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Saturday, 28-Sep-2013 09:53 Email | Share | Bookmark
Banks Say Small Business Loans Riskier Than Ever

Representatives from Westpac, St George and ANZ have appeared before the parliamentary committee which is looking at the ability of small and medium businesses to access finance. The committee says there is a public perception that banks are taking less risks, but earning big profits. The Reserve Bank of Australia told the hearing in Sydney that lending to small business is still below levels before the Global Financial Crisis of 2008. But the RBA's Guy Debelle says lending to small business does appear to be slowly increasing. "We are seeing some signs that the banks are looking to compete more aggressively for small business," he said. "So if you think about where things were in 2007, the standards were relatively easy. "They tightened up over the subsequent couple of years, but now there does seem to be some sign that banks are willing to lend." But the chief product officer for Westpac, Jim Tate says that nearly three years after the GFC, it is still a risk for banks to lend money. <br>For the original version including any supplementary images or video, visit

Amazon Offers Small Business Loans

About 32 per cent of small businesses responding to a CPA Australia survey last year said finance was easy to find, down from 36 per cent the previous year. This put Australian businesses ahead of their Hong Kong counterparts (22 per cent) but behind New Zealand small businesses (42 per cent). ANZs general manager of small business, Nick Reade, said the commitment was aimed at easing cash flow for new starters. End of sidebar. Return to start of sidebar. We know the first few years of funning a small business can be challenging so today we are pledging to lend $1 billion over the next year to help Australians realise their business dreams, he said. A lot of new small business owners thing that its only big businesses that get loans from the banks but thats not the case. In the last year, we approved more than seven out of every 10 lending applications from new small businesses. Australian banks advanced $78.6 billion in new lending to businesses in the December quarter, Reserve Bank data shows, still below the peak of $111.9 million low doc loans Australia in December 2007. This would mean ANZs commitment would boost available finance but more importantly, boost small business confidence. Reserve Bank research last year said the big banks had aggressively targeted the small business sector since 2005 to move into a space previously dominated by financial intermediaries. <br>For the original version including any supplementary images or video, visit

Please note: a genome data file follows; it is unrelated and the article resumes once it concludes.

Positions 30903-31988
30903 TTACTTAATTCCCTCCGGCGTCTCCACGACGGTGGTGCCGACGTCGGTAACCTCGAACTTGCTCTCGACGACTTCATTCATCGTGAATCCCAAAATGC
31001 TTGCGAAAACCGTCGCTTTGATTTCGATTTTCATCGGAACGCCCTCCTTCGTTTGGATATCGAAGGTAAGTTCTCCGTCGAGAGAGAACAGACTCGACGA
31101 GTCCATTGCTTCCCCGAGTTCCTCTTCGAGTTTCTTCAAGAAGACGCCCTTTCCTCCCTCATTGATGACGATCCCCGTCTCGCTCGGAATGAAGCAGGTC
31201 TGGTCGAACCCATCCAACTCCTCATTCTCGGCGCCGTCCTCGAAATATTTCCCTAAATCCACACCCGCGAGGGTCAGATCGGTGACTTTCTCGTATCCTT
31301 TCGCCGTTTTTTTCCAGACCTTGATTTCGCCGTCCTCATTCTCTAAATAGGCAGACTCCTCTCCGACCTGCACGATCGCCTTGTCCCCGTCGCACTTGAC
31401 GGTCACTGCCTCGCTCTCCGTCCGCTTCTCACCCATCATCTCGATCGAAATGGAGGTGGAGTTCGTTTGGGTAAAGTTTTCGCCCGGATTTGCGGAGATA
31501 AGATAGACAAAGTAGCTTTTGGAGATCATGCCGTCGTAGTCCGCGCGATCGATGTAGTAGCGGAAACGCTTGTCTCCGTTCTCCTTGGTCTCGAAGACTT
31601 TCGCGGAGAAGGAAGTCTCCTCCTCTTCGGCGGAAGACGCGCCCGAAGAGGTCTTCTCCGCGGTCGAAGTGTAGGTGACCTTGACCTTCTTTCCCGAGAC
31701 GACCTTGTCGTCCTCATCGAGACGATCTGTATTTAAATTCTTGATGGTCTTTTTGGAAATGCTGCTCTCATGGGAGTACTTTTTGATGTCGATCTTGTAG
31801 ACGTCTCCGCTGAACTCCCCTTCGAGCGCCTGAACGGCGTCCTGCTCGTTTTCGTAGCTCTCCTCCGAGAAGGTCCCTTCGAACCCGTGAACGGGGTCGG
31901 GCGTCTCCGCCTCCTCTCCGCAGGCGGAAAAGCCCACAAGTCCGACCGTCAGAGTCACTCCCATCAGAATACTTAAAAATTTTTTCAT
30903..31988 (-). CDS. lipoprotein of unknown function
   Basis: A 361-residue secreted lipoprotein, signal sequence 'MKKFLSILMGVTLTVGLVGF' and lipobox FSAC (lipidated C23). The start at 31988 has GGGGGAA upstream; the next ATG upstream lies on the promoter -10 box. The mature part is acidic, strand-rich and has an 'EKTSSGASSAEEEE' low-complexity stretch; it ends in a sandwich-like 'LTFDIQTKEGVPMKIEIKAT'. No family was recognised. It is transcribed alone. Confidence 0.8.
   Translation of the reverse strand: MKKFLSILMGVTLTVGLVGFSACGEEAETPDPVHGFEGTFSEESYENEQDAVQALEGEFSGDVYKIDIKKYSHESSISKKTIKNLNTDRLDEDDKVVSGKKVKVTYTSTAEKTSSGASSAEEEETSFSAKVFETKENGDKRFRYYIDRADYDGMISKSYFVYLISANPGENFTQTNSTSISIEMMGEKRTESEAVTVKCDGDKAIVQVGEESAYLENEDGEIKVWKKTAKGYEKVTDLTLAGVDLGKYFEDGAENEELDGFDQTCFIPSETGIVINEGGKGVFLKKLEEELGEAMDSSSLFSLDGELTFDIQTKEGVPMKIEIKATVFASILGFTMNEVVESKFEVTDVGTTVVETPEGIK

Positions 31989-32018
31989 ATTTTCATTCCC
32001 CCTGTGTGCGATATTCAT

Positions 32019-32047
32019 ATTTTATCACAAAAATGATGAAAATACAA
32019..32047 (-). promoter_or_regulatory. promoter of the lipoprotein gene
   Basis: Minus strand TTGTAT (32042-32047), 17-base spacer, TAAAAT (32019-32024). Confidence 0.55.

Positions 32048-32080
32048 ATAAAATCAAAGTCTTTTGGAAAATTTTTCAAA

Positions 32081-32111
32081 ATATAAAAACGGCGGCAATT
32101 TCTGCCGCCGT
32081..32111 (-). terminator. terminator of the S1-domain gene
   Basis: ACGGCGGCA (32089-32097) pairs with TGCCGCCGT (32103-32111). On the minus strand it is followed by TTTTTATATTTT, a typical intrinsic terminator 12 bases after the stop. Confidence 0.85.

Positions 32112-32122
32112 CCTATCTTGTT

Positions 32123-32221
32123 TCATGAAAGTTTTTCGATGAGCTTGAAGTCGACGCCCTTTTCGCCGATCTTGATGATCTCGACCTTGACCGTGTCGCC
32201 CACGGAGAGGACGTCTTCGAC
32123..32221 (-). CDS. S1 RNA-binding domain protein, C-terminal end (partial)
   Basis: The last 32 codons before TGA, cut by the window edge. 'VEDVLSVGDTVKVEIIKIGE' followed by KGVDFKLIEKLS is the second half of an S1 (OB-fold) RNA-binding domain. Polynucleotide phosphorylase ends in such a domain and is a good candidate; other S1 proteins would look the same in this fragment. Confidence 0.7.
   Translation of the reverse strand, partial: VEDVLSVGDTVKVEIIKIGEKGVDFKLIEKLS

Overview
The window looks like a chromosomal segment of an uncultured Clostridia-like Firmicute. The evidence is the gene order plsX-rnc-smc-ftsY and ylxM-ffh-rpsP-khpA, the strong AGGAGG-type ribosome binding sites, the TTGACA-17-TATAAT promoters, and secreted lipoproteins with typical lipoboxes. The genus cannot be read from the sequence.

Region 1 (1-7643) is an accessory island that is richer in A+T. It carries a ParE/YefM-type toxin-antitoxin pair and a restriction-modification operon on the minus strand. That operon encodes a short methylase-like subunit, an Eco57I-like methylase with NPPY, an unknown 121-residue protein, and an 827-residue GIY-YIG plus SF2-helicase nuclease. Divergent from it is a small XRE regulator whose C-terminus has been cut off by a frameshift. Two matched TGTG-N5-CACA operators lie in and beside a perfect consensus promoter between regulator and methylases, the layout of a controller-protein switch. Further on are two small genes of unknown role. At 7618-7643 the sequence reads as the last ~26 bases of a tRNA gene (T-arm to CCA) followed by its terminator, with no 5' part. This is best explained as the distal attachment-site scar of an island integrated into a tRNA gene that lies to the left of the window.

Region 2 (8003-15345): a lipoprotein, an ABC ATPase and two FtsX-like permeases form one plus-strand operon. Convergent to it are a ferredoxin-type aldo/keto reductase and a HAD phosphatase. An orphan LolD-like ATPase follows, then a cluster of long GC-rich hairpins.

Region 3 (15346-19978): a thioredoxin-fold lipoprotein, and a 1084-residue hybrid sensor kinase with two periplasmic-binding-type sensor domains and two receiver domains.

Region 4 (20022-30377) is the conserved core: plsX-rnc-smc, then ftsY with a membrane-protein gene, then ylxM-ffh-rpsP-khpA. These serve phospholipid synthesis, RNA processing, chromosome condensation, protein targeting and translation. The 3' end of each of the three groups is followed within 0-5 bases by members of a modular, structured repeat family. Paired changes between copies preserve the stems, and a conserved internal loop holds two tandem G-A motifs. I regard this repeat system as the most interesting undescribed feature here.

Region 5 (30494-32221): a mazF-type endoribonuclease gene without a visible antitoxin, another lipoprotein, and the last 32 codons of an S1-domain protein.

ANZ targets new small businesses with $1bn in loans

Through the new program, called Amazon Lending, the online giant has sent many of its Amazon Marketplace merchants offers for small business loans, which will come through Amazon Capital Services, Inc. The service is an alternative source of financing for Amazon sellers who can't obtain loans through banks and traditional lenders. "Some of these businesses are only constrained by cash flow," Scot Wingo, chief executive of e-commerce advisory firm ChannelAdvisor, told Reuters . "These spot loans will help these folks grow by getting them extra cash to buy more product." An Amazon spokesman declined to tell The Journalexactly how many businesses were offered the service. However, the newspaper reports that loans for qualified businesses came with an interest rates ranging from less than 1 percent from 13.9 percent. Wingo told Reuters that some companies are receiving loans as a large as $800,000. According to Reuters, Amazon's prequalifying offers vary depending on how strong the particular merchant's sales are. The Journalsays that once an offer is accepted, Amazon will have the money in the seller's account in about five businesses days, according to a merchant e-mail offer they obtained. Sales from small business sellers comprised between nine and 12 percent of Amazon's $48 billion in revenue last year, according to The Journal. And with Amazon taking a six to 15 percent cut on all marketplace transactions, the company could benefit from helping their merchants purchase--and then sell--a larger volume of inventory. <br>For the original version including any supplementary images or video, visit

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